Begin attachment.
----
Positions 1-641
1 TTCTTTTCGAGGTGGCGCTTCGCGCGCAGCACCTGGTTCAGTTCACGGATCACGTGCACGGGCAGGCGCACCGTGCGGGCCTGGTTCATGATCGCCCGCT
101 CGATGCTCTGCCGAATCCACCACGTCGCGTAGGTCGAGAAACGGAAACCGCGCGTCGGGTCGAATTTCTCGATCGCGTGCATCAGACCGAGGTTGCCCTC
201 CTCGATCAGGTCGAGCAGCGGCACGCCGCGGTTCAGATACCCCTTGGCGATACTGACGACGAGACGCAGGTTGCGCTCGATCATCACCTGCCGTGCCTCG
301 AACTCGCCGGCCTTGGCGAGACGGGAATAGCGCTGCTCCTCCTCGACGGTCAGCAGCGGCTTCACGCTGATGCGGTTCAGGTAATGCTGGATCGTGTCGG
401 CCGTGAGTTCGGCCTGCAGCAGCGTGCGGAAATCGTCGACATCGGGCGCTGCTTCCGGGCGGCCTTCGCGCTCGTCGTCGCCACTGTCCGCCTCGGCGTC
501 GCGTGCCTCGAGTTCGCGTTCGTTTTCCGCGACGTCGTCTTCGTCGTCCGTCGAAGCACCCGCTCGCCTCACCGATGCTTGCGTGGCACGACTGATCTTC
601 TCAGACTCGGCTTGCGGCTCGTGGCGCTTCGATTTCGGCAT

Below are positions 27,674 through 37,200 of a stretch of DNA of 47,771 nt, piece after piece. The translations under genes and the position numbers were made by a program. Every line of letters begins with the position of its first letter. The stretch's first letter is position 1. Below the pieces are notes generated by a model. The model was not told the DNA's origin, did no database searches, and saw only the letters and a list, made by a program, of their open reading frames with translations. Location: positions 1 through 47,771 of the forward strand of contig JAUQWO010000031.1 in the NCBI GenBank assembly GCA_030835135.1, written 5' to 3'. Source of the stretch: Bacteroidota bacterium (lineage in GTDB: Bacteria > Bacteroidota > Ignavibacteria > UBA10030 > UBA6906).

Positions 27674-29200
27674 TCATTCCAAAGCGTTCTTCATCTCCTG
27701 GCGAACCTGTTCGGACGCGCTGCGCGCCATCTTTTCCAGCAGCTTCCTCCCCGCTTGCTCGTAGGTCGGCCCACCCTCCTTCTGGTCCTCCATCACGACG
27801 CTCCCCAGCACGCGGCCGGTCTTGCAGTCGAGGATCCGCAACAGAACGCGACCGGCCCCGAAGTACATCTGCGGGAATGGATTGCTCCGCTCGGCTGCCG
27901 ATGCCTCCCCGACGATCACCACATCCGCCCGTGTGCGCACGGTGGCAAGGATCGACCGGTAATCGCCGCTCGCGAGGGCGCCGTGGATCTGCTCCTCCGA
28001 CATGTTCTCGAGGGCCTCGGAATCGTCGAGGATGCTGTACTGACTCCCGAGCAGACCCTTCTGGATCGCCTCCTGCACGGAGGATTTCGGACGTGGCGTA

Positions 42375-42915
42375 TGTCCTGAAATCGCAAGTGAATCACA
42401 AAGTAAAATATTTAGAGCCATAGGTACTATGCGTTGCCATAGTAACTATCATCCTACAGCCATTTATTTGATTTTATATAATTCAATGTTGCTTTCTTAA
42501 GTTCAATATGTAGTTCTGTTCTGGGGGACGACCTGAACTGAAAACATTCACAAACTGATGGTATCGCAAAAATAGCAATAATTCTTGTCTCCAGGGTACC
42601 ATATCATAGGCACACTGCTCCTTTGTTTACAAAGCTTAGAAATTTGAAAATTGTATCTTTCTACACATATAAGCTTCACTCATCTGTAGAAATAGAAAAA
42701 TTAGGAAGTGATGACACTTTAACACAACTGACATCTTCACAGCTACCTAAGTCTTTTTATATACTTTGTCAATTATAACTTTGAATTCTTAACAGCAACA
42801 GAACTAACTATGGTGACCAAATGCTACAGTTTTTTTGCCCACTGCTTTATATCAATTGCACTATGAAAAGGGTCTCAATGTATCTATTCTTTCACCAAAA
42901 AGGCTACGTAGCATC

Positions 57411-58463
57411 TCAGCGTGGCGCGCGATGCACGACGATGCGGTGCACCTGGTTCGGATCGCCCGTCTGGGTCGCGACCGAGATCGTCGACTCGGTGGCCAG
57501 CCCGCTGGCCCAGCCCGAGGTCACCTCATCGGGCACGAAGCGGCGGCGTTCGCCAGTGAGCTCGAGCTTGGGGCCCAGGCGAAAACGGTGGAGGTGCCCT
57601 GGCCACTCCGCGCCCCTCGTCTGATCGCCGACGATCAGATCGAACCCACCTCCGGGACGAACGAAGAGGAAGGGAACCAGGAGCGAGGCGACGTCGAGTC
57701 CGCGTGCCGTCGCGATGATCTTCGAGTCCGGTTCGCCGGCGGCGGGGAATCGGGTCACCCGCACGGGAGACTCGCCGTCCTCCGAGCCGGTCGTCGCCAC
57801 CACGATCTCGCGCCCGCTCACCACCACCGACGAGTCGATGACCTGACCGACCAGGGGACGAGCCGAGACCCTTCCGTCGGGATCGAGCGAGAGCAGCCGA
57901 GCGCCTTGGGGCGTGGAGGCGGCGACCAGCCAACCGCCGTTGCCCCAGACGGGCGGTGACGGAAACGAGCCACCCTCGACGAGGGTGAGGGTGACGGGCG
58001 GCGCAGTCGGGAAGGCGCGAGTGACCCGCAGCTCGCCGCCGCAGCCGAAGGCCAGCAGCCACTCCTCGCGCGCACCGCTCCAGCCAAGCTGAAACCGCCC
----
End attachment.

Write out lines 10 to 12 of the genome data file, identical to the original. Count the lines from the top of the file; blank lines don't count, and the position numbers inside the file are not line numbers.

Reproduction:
Positions 27674-29200
27674 TCATTCCAAAGCGTTCTTCATCTCCTG
27701 GCGAACCTGTTCGGACGCGCTGCGCGCCATCTTTTCCAGCAGCTTCCTCCCCGCTTGCTCGTAGGTCGGCCCACCCTCCTTCTGGTCCTCCATCACGACG